As an old saying goes, 'Bengalis have thirteen festivals in twelve months.’ This
experience-based adage gives an impression of a society which was
affluent, cohesive and joyful. It further reveals that the olden society
of Bengal had been characterised by an intense cultural atmosphere and
the resulting social euphoria.
The above saying actually holds
true about Hindu Bengalis. So far as culture is concerned, Bengali
Muslim life in Bengal had differed substantially from that of their
Hindu neighbours. Bengali Muslims, had, in fact, no ethnic, indigenous
or locally originated (except for a few legend, or cult-based
quasi-religious events) national, regional or group-centred secular
cultural festivals. All their broad-based, community-oriented and
family-centred festivals were religious or semi-religious in nature.
A walk through history
language movement of 1952 had, in fact, played a decisive role in
shaping and sharpening the Bengali identity of the emerging generations
of forward-looking Bengali Muslims. Besides, the shared tradition of
Bengali language and literature had always been a perennial source of
strength for the Bengali identity.
This new generation of Bengali
nationalist Muslims was searching for some lively and solid component
of their newly found secular nationalism. Bengali Era and the age-old
tradition of Poila Baisakh (first day of the first month in the Bengali
almanac) celebrations in rural Bengal provided them with a strong basis
for their new pursuit of cultural synthesis based on tolerance,
pluralistic attitude and humanism. Bengali Era and its primordial
celebrations helped them remodel and augment their new cultural
A celestial conjecture
San, recently used as Bangabda by the elites, is essentially a hybrid
era. For this reason it is a common heritage of almost all sections of
the people of Bengal. The highly acclaimed scientist and Indian almanac
reformer, Dr Meghnad Saha, while identifying the genesis of the Bengali
Era, said: "After the introduction of Tarik-i-Ilahi (1556 AD) in the
year of his accession to the throne by Emperor Akbar, the people of
Bengal began to use the Surya Siddhanta reckoning and the solar year.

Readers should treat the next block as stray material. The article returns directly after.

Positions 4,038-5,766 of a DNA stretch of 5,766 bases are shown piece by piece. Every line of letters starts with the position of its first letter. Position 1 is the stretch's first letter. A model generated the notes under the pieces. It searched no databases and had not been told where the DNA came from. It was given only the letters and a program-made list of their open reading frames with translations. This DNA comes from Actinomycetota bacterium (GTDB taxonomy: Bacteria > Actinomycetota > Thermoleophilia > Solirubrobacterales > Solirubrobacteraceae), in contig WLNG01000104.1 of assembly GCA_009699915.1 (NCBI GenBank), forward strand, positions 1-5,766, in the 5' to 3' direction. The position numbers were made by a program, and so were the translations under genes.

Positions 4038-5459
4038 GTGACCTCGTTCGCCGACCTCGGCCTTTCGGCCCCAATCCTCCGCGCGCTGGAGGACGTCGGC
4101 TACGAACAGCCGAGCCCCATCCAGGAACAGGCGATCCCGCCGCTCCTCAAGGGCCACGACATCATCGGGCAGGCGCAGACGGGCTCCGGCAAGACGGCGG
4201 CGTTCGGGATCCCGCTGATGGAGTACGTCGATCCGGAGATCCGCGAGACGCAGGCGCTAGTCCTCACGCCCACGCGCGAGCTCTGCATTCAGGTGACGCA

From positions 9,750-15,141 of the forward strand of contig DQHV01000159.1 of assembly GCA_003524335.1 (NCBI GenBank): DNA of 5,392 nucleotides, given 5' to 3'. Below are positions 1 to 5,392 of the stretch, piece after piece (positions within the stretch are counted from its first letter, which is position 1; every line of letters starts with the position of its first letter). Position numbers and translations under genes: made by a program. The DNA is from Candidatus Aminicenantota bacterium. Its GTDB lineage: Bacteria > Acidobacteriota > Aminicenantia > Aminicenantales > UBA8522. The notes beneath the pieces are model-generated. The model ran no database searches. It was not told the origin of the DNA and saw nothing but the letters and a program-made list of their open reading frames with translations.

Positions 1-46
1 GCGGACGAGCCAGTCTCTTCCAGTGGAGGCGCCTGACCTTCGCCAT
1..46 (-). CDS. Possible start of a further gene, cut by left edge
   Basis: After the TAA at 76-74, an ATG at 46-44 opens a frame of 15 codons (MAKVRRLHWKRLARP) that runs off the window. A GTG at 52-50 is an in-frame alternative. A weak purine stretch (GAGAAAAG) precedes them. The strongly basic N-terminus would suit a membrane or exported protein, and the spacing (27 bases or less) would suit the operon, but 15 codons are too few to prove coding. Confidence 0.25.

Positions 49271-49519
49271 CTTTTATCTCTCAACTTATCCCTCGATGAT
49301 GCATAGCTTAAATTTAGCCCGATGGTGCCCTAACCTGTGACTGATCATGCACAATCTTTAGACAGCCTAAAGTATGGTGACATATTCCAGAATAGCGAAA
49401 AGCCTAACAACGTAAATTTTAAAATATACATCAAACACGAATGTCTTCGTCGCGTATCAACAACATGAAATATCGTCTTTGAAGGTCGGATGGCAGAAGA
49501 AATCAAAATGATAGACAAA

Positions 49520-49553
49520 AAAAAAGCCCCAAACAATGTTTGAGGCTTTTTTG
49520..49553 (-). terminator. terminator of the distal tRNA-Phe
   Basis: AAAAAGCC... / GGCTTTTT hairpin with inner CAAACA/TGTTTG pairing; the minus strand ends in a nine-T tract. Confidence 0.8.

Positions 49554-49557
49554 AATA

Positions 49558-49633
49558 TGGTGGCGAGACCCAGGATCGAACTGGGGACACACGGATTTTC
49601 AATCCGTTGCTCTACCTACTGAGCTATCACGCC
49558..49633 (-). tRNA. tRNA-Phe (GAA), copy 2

For Bangla San, we take the Hijri year, elapsed in 1556, i.e., 963 AD,
and add to it the number of solar years." If we follow this rule, the
reckoning of the Bengali new year today, would be (963+2014)-1556=1421
Amalgamation of Islamic and Hindu years
Saha believed that the Bangla San derived from Tarik-i-Ilahi (1556 AD)
of Emperor Akbar. And, it is an amalgam of the Hijri lunar year and the
Indian solar year. Akbar's court astronomer, Fatehullah Shirajee created
this hybrid reckoning system. Nobel laureate Professor Amartya Sen's
comment in this regard is amusing. He wrote, "When a Bengali Hindu does
his religious ceremonies according to the local calendar, he may not be
fully aware that the dates invoked in his Hindu practice is attuned to
commemorating Mohammad's flight from Mecca to Madina, albeit in a mixed
lunar-solar representation.” (‘An Assessment of the Millennium’ –
address on August 20, 1998 in New Delhi).
The fact that, it is
called Bangla San or Sal, which are Arabic and Persian words,
respectively, suggests that it was introduced by Muslim Kings or
Sultans. Some historians suggest Mughal Emperor Akbar, as he had
reformed the Indian calendar -- with the help of his astronomer
Fatehullah Shirajee -- in line with the Iranian Nowroj or ‘new day’.
Others suggest it was the seventh century king, Sasanka.
Bangla San is a manifestation of engaging cultural integration. In
fact, the Bengali culture is a mixed culture and it encompasses the
elements of many civilizations, races and religions.
deltaic civilization of Bengal is based on agricultural economy. An
agrarian milieu produces many rituals and indigenous practices; rituals
-- even the primordial ones, are abundantly found in rural Bengal. Some
of the surviving rituals and local cults have been nicely integrated
with the later modern construction, namely the present day Bangla
Nababarsha Utsab (Bengali New Year's festival).Excerpted from Shamsuzzaman Khan’s article for
The Daily StarLead image: Queue Pro